Yes, output envy ineedd. Can we have that classified as an official condition? I am inspired, Laurence and Stephanie, by the idea of switching between projects. It’s something I’m doing at the moment, but relatively new to it. I’m also pottering, aka, muddling between a non-fiction and a fiction project. Elizabeth, thanks for the endorsement of .. well age. I could do 1,500 words per day in the early days sometimes up to 3,000. I do think that the day job has an influence, too. There’s only so much concentration and language use in there, and lots of it gets used up at our paid jobs or at mine, anyway.Interesting discussion here given me so much to chew on thank you

      • Aine Greaney says:

        Hi Brad,
        Thanks for your input. Pottering indeed–exactly what I’m doing at the moment. It’s the three-way triangle between a non-fiction book proposal, a short short story and a sorta kinda novel. And I agree: My output was way, way higher when I was part-time or freelance. But so was my debt and debt-related anxiety. Thanks again for visiting and commenting.

  3. I work on several projects at a time, but usually in different genres as well. I’ve always felt bad about that, but Stephanie’s comment makes me feel better. I switch when I get stuck, when the characters stop talking to me, or when a character just won’t shut up!

    I write very slowly–one writer friend of mine says it’s because I edit while writing, which may be true. I don’t plot everything out, but when I do have a clear outline, things get down on paper (pixels, I guess) more quickly. The more character driven, the slower–Stephanie describes my experience exactly.

    And Aine, your comment about passing certain birthdays is spot on for me–I wrote much faster when I was younger.

  4. Laurence says:

    I am working on two different projects at the moment, which is new for me. Like Stephanie and Elizabeth, I switch between the two as inspiration strikes. It is easier than I thought, though sometimes I have a lot of different characters talking in my head at the same time. I do little plotting ahead and let the story unfold as I write. So far it is working, but it doesn’t mean that it will always be that way. It takes me about a year to write a book, and I do edit as I go, which slows the process somewhat. More time to write is what I need….

  5. I think my first 3 published books just poured out of me. Then I came to understand that even great national reviews and People Magazine coverage do not always equal the sales figures a publisher wants! So I think I became more uncertain of my path. Now revising my 6th novel, I have found my way a little again! But it is easier for me to write books with big external plot points,,,wars, reigns overthrown, Titanic sinking! More ordinary lives often do not have such great turning points..or rather they have hundreds of smaller points which must be combined into larger ones.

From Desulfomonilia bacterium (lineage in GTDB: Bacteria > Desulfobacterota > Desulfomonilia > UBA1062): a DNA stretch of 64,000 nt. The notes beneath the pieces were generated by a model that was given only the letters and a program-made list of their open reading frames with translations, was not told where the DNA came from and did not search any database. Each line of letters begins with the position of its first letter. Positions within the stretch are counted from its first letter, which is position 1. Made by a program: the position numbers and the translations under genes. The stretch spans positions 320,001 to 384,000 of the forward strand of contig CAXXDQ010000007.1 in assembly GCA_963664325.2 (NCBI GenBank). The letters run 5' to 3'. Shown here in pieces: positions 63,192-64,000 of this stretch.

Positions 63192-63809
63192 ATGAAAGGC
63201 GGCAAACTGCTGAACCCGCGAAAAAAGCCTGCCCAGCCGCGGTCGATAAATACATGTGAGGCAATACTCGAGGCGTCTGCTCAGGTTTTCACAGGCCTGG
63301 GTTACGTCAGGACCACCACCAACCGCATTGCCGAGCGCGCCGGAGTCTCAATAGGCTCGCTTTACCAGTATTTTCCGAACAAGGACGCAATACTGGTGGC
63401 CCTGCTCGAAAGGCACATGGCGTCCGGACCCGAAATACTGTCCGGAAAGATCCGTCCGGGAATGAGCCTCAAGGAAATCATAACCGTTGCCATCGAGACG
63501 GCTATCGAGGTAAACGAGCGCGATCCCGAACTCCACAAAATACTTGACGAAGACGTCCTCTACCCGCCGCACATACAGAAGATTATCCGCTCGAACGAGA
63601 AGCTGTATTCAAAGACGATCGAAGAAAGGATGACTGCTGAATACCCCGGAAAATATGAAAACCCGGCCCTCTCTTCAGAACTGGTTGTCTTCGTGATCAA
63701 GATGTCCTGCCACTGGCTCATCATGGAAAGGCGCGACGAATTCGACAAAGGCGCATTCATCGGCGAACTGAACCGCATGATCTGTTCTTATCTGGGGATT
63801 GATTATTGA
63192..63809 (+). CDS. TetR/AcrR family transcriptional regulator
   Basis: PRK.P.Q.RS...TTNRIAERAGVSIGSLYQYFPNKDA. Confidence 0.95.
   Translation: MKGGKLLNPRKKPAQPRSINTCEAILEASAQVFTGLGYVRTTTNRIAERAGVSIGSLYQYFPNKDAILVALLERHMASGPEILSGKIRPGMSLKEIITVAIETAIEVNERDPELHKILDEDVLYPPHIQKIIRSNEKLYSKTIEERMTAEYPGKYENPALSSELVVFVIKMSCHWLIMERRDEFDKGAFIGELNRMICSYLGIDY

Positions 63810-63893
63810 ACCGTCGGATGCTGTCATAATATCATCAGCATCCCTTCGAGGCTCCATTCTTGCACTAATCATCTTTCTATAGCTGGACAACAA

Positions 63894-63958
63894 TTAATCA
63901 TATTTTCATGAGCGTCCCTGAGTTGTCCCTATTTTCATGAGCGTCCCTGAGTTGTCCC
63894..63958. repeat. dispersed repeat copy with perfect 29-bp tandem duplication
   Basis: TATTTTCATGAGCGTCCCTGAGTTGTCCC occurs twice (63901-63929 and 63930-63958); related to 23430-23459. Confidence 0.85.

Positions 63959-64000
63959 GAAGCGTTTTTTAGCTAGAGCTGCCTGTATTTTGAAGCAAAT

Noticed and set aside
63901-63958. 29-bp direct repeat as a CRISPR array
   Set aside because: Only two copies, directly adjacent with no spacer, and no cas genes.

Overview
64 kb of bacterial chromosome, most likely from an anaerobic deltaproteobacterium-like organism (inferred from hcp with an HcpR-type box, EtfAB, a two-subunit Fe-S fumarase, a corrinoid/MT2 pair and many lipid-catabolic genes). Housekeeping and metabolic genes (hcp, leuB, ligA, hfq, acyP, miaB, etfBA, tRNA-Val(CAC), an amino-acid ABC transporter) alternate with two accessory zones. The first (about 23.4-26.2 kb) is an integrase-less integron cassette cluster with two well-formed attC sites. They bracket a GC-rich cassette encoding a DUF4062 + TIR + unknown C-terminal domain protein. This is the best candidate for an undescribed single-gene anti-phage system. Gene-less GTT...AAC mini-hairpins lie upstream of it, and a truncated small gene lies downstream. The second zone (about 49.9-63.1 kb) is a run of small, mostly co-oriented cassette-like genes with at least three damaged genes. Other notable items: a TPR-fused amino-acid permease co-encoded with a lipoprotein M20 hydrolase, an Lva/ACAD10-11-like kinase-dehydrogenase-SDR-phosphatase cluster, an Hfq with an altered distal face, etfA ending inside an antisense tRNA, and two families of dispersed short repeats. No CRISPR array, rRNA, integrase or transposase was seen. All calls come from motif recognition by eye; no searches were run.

6. TJ Alexian says:

    Egad! Talk about output envy, my dear. Now I really do have to hop back on the saddle…thanks for the motivation!

  7. Aine Greaney says:

    Yes, “output envy” indeed. Can we have that classified as an official condition? I am inspired, Laurence and Stephanie, by the idea of switching between projects. It’s something I’m doing at the moment, but relatively new to it. I’m also pottering, aka, muddling between a non-fiction and a fiction project. Elizabeth, thanks for the endorsement of .. well … age. I could do 1,500 words per day in the early days–sometimes up to 3,000. I do think that the day job has an influence, too. There’s only so much concentration and language use in there, and lots of it gets used up at our paid jobs–or at mine, anyway.
    Interesting discussion here … given me so much to chew on … thank you …

  8. I find it hard to work on more than one story at a time, because the story takes over my imagination and becomes intrusive. So more than one feels schizophrenic in my head. But then I make a game out of completing a story. I work toward a goal, like 10 pages a day. So when I hit more some days, I feel especially happy.

    • Aine Greaney says:

      J.J., Welcome. Thanks for your input. I’m kind of a monogamous (sp?0 writer, too. The only way I can do more than one project is in two different genres. Ten pages of a story a day? Congrats to you for your output.
      Glad you took time to stop by. I like your site, too.
      Aine